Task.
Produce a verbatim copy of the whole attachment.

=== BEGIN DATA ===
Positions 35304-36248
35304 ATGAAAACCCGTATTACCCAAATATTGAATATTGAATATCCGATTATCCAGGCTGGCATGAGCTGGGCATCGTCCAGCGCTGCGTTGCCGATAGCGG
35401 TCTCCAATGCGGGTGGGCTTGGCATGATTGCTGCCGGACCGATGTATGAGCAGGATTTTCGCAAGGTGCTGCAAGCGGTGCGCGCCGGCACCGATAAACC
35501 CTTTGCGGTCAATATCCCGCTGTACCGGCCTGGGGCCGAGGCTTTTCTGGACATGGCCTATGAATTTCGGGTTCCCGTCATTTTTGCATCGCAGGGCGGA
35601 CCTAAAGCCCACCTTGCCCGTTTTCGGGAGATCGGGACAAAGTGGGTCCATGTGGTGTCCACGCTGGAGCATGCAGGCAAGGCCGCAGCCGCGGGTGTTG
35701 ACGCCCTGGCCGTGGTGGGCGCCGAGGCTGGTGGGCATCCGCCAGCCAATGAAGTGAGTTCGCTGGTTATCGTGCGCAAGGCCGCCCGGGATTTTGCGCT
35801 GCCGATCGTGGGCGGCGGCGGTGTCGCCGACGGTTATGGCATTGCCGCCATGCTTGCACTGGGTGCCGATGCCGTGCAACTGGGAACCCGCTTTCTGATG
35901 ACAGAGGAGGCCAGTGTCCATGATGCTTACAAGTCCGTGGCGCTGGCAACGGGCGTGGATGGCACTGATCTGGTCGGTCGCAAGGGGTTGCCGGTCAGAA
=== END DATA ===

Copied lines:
Positions 35304-36248
35304 ATGAAAACCCGTATTACCCAAATATTGAATATTGAATATCCGATTATCCAGGCTGGCATGAGCTGGGCATCGTCCAGCGCTGCGTTGCCGATAGCGG
35401 TCTCCAATGCGGGTGGGCTTGGCATGATTGCTGCCGGACCGATGTATGAGCAGGATTTTCGCAAGGTGCTGCAAGCGGTGCGCGCCGGCACCGATAAACC
35501 CTTTGCGGTCAATATCCCGCTGTACCGGCCTGGGGCCGAGGCTTTTCTGGACATGGCCTATGAATTTCGGGTTCCCGTCATTTTTGCATCGCAGGGCGGA
35601 CCTAAAGCCCACCTTGCCCGTTTTCGGGAGATCGGGACAAAGTGGGTCCATGTGGTGTCCACGCTGGAGCATGCAGGCAAGGCCGCAGCCGCGGGTGTTG
35701 ACGCCCTGGCCGTGGTGGGCGCCGAGGCTGGTGGGCATCCGCCAGCCAATGAAGTGAGTTCGCTGGTTATCGTGCGCAAGGCCGCCCGGGATTTTGCGCT
35801 GCCGATCGTGGGCGGCGGCGGTGTCGCCGACGGTTATGGCATTGCCGCCATGCTTGCACTGGGTGCCGATGCCGTGCAACTGGGAACCCGCTTTCTGATG
35901 ACAGAGGAGGCCAGTGTCCATGATGCTTACAAGTCCGTGGCGCTGGCAACGGGCGTGGATGGCACTGATCTGGTCGGTCGCAAGGGGTTGCCGGTCAGAA